The dramatic results of the 2014 European Parliament elections have highlighted the European Union’s urgent need for a review of the scope and purpose of its social objectives and for a reordering of European priorities.
This book advocates a radical and original alternative to the current philosophy that determines the set of rules for the awarding of EU public procurement contracts. It calls for a reordering of the EU’s economic and social priorities. In doing so, it advocates for a social dimension to be placed at the core of public procurement, which could elicit a social model of integration in the EU in which the European citizen is the key actor. This is achieved through an analytical approach as well as concise and contextualised explanations relating to free trade theories, poverty and public interest theories.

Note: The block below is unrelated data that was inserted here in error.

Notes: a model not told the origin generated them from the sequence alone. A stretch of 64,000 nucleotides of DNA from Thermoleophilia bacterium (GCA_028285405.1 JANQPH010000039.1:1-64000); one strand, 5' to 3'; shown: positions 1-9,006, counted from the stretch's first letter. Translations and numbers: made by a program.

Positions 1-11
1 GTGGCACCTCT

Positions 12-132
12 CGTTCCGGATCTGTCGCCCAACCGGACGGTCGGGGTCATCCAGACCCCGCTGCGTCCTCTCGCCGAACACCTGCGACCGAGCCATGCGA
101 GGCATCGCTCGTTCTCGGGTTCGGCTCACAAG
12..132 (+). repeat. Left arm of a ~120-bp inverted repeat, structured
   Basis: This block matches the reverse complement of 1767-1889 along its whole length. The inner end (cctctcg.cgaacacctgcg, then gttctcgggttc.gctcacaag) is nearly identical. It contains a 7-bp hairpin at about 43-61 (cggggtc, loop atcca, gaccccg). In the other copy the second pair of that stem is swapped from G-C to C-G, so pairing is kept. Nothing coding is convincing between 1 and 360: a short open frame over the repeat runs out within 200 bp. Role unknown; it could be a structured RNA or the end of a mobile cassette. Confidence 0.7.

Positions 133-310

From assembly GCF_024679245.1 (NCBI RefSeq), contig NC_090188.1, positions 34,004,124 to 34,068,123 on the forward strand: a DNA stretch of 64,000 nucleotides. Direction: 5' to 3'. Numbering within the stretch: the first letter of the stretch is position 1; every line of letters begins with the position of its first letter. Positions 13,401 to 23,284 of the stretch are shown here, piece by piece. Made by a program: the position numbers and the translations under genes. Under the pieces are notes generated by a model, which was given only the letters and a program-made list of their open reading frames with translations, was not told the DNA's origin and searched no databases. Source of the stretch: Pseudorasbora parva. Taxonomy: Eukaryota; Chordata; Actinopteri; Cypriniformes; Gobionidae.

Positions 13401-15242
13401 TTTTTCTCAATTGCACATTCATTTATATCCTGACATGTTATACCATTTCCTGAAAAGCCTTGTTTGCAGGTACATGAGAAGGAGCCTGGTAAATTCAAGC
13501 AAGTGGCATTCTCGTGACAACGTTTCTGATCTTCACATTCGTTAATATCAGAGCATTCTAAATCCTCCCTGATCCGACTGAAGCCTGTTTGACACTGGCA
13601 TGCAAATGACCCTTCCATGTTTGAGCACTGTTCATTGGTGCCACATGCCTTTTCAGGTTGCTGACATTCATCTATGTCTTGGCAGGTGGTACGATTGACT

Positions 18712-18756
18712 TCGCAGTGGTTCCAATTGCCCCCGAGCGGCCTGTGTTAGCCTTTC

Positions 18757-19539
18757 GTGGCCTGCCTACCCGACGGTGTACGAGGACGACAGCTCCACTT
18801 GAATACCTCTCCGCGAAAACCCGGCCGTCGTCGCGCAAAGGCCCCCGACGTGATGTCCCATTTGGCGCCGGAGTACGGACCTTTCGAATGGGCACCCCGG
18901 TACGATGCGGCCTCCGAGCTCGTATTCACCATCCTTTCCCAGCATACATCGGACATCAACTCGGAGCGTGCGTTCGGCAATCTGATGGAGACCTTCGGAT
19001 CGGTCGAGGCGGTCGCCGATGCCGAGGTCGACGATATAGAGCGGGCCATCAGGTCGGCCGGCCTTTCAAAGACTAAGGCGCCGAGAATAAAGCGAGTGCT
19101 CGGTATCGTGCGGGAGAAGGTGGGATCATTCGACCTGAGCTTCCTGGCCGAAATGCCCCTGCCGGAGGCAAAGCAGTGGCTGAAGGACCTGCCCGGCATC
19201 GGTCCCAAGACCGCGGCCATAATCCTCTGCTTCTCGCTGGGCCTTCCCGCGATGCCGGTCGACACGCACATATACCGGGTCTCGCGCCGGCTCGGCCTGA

This book will be of key interest to students and scholars of the European Union, political theory, and EU law.